Shoulder dislocations are challenging injuries for young athletes. For the ones who face shoulder instability, or repeated episodes of the shoulder popping out of place, the problem can interfere with their ability to play sports, exercise or even their normal activities at work and school.
Traumatic shoulder dislocations
Traumatic dislocations in young athletes can become a recurrent problem. Often the labrum pulls off the glenoid (socket) and the capsule stretches out when the initial injury occurs. Initially a large force is needed to cause the ball to slide out of the socket. With repeated injuries, less force is needed. It can even start to occur with normal use of the arm.
Diagnosis and surgical treatment for shoulder dislocations
For traumatic shoulder dislocations, physical therapy can be a good place to start to regain strength, motion and function of the arm. Often orthopedic surgeons will order an MRI or MR arthrogram (MRI with contrast injected into the shoulder before the test) to see if there is any labral or capsular damage. In recent years, we have started to pursue arthroscopic surgical treatment earlier in younger patients to fix the damage before repeated shoulder instability events occur.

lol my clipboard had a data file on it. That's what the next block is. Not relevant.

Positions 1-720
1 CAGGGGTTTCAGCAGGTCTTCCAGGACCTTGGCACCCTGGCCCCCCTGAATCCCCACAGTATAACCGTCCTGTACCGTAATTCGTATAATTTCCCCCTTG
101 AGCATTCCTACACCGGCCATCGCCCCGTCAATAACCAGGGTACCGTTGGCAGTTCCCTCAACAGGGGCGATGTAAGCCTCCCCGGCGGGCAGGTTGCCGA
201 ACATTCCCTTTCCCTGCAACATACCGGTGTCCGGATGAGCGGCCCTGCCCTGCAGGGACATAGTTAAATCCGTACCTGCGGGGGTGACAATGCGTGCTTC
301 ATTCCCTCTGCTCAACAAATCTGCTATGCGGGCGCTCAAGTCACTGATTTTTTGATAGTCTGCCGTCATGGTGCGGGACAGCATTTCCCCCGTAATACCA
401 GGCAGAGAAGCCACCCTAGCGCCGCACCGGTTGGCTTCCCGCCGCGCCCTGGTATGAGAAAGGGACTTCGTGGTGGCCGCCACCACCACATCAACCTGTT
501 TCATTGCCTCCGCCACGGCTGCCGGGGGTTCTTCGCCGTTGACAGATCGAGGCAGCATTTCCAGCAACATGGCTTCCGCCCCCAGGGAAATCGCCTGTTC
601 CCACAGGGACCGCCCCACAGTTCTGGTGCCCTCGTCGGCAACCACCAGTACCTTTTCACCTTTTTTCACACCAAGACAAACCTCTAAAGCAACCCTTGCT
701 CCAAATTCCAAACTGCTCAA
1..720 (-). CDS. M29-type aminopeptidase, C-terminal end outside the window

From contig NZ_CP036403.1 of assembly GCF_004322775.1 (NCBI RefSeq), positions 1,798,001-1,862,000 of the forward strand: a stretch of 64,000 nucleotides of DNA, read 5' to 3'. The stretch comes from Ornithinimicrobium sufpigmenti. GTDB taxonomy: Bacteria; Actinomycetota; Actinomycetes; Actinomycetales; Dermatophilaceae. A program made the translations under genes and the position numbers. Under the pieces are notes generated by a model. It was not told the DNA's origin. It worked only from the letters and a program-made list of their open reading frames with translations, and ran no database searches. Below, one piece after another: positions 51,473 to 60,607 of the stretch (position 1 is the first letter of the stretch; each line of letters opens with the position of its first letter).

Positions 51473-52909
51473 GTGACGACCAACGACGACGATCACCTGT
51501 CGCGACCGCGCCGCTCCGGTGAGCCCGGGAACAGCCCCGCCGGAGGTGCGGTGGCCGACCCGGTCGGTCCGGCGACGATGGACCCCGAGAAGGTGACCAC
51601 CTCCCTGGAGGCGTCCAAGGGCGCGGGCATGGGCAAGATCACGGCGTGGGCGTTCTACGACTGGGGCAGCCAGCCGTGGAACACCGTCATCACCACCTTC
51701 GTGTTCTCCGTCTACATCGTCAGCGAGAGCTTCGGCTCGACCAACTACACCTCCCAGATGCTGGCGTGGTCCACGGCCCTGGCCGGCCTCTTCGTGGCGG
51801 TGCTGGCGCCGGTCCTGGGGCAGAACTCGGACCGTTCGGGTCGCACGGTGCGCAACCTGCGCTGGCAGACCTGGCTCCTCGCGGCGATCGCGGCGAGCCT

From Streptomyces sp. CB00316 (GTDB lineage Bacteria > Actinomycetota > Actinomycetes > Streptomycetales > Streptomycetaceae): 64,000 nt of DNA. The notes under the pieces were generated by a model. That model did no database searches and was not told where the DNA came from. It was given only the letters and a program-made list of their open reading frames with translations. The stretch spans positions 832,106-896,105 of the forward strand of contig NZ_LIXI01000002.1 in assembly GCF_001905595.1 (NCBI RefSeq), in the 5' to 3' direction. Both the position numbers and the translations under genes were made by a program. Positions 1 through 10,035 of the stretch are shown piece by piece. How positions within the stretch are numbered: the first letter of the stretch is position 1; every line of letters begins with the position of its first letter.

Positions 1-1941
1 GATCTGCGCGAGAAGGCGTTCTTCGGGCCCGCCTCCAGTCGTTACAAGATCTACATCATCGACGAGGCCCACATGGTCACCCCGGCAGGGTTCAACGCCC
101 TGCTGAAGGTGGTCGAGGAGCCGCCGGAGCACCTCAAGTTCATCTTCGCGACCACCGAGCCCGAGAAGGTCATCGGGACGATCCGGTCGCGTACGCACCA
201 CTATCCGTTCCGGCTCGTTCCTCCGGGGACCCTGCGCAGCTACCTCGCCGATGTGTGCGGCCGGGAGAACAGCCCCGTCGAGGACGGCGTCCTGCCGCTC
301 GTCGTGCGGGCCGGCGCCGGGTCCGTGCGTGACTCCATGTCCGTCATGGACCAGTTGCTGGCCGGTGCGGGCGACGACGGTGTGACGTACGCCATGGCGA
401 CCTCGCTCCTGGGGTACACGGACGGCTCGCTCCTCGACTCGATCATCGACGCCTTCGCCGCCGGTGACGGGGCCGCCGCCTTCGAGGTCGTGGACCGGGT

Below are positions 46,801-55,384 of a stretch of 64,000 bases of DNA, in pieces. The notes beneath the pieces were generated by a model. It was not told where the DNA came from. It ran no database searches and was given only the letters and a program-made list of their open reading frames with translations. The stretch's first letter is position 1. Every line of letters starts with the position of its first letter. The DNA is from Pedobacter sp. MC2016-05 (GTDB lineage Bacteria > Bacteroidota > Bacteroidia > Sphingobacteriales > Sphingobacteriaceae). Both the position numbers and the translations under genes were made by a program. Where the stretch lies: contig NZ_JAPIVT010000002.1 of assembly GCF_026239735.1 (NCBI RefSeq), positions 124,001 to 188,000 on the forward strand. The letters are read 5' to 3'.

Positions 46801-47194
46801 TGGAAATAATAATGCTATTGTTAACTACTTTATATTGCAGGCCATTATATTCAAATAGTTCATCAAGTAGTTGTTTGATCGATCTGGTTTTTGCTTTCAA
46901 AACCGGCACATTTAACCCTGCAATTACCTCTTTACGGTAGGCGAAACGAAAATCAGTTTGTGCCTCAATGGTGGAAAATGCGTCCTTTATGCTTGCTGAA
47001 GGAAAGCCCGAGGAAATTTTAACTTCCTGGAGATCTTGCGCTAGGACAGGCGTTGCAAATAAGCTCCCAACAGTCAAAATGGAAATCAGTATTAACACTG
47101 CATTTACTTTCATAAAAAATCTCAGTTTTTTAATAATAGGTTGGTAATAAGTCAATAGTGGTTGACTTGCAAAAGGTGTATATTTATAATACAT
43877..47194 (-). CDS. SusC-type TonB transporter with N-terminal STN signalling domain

Multi-directional shoulder instability
Another category of shoulder instability is multi-directional instability. These are dislocations or subluxations (partial dislocations) that can occur in patients who are naturally lax in their joints. These events often occur without an initial traumatic event.
Rehab for multi-directional shoulder instability
Often young patients with multi-directional instability can benefit from a course of physical therapy. The strengthening of muscles around the shoulder can decrease pain and help to stabilize the shoulder. Often physical therapy is sufficient to solve the problem. Occasionally surgery to tighten the capsule around the shoulder is necessary.
In this video, I discuss traumatic and multi-directional shoulder instability and treatment options for both issues.
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